# Quasi-analytic function

In mathematics, a quasi-analytic class of functions is a generalization of the class of real analytic functions based upon the following fact: If f is an analytic function on an interval [a,b] ⊂ R, and at some point f and all of its derivatives are zero, then f is identically zero on all of [a,b]. Quasi-analytic classes are broader classes of functions for which this statement still holds true.

## Definitions

Let ${\displaystyle M=\{M_{k}\}_{k=0}^{\infty }}$  be a sequence of positive real numbers. Then the Denjoy-Carleman class of functions CM([a,b]) is defined to be those f ∈ C([a,b]) which satisfy

${\displaystyle \left|{\frac {d^{k}f}{dx^{k}}}(x)\right|\leq A^{k+1}k!M_{k}}$

for all x ∈ [a,b], some constant A, and all non-negative integers k. If Mk = 1 this is exactly the class of real analytic functions on [a,b].

The class CM([a,b]) is said to be quasi-analytic if whenever f ∈ CM([a,b]) and

${\displaystyle {\frac {d^{k}f}{dx^{k}}}(x)=0}$

for some point x ∈ [a,b] and all k, then f is identically equal to zero.

A function f is called a quasi-analytic function if f is in some quasi-analytic class.

### Quasi-analytic functions of several variables

For a function ${\displaystyle f:\mathbb {R} ^{n}\to \mathbb {R} }$  and multi-indexes ${\displaystyle j=(j_{1},j_{2},\ldots ,j_{n})\in \mathbb {N} ^{n}}$ , denote ${\displaystyle |j|=j_{1}+j_{2}+\ldots +j_{n}}$ , and

${\displaystyle D^{j}={\frac {\partial ^{j}}{\partial x_{1}^{j_{1}}\partial x_{2}^{j_{2}}\ldots \partial x_{n}^{j_{n}}}}}$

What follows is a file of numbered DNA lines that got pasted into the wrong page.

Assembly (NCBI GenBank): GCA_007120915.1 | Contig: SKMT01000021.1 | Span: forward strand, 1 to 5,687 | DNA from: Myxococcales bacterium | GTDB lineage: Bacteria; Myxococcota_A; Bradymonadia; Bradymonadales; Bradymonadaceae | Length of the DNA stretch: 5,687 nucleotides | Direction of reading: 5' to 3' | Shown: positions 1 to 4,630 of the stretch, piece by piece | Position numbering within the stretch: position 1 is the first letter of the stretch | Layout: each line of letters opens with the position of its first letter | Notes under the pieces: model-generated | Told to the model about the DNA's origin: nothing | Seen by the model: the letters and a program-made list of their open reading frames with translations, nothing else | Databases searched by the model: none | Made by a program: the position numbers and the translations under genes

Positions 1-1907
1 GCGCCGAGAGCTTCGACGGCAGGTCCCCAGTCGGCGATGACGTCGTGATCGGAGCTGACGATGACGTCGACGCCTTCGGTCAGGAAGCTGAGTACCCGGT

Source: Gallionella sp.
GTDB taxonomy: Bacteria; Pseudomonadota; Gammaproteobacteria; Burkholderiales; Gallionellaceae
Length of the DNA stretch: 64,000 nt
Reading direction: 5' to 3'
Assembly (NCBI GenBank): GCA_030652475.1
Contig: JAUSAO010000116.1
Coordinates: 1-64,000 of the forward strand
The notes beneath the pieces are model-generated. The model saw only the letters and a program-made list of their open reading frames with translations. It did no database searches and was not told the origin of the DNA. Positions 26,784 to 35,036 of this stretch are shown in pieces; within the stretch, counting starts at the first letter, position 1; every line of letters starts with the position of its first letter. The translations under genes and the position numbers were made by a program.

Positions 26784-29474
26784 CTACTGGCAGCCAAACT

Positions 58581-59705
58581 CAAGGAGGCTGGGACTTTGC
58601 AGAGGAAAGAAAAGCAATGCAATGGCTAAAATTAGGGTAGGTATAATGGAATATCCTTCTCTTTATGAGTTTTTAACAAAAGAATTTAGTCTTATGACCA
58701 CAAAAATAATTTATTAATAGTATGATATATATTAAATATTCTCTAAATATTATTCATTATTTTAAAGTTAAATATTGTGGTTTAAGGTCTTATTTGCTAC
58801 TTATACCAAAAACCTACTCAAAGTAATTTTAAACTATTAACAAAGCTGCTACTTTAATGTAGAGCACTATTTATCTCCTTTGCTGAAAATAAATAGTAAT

${\displaystyle j!=j_{1}!j_{2}!\ldots j_{n}!}$

and

${\displaystyle x^{j}=x_{1}^{j_{1}}x_{2}^{j_{2}}\ldots x_{n}^{j_{n}}.}$

Then ${\displaystyle f}$  is called quasi-analytic on the open set ${\displaystyle U\subset \mathbb {R} ^{n}}$  if for every compact ${\displaystyle K\subset U}$  there is a constant ${\displaystyle A}$  such that

${\displaystyle \left|D^{j}f(x)\right|\leq A^{|j|+1}j!M_{|j|}}$

for all multi-indexes ${\displaystyle j\in \mathbb {N} ^{n}}$  and all points ${\displaystyle x\in K}$ .

The Denjoy-Carleman class of functions of ${\displaystyle n}$  variables with respect to the sequence ${\displaystyle M}$  on the set ${\displaystyle U}$  can be denoted ${\displaystyle C_{n}^{M}(U)}$ , although other notations abound.

The Denjoy-Carleman class ${\displaystyle C_{n}^{M}(U)}$  is said to be quasi-analytic when the only function in it having all its partial derivatives equal to zero at a point is the function identically equal to zero.

A function of several variables is said to be quasi-analytic when it belongs to a quasi-analytic Denjoy-Carleman class.

### Quasi-analytic classes with respect to logarithmically convex sequences

In the definitions above it is possible to assume that ${\displaystyle M_{1}=1}$  and that the sequence ${\displaystyle M_{k}}$  is non-decreasing.

The sequence ${\displaystyle M_{k}}$  is said to be logarithmically convex, if

${\displaystyle M_{k+1}/M_{k}}$  is increasing.

When ${\displaystyle M_{k}}$  is logarithmically convex, then ${\displaystyle (M_{k})^{1/k}}$  is increasing and

${\displaystyle M_{r}M_{s}\leq M_{r+s}}$  for all ${\displaystyle (r,s)\in \mathbb {N} ^{2}}$ .

The quasi-analytic class ${\displaystyle C_{n}^{M}}$  with respect to a logarithmically convex sequence ${\displaystyle M}$  satisfies:

• ${\displaystyle C_{n}^{M}}$  is a ring. In particular it is closed under multiplication.
• ${\displaystyle C_{n}^{M}}$  is closed under composition. Specifically, if ${\displaystyle f=(f_{1},f_{2},\ldots f_{p})\in (C_{n}^{M})^{p}}$  and ${\displaystyle g\in C_{p}^{M}}$ , then ${\displaystyle g\circ f\in C_{n}^{M}}$ .

## The Denjoy–Carleman theorem

The Denjoy–Carleman theorem, proved by Carleman (1926) after Denjoy (1921) gave some partial results, gives criteria on the sequence M under which CM([a,b]) is a quasi-analytic class. It states that the following conditions are equivalent: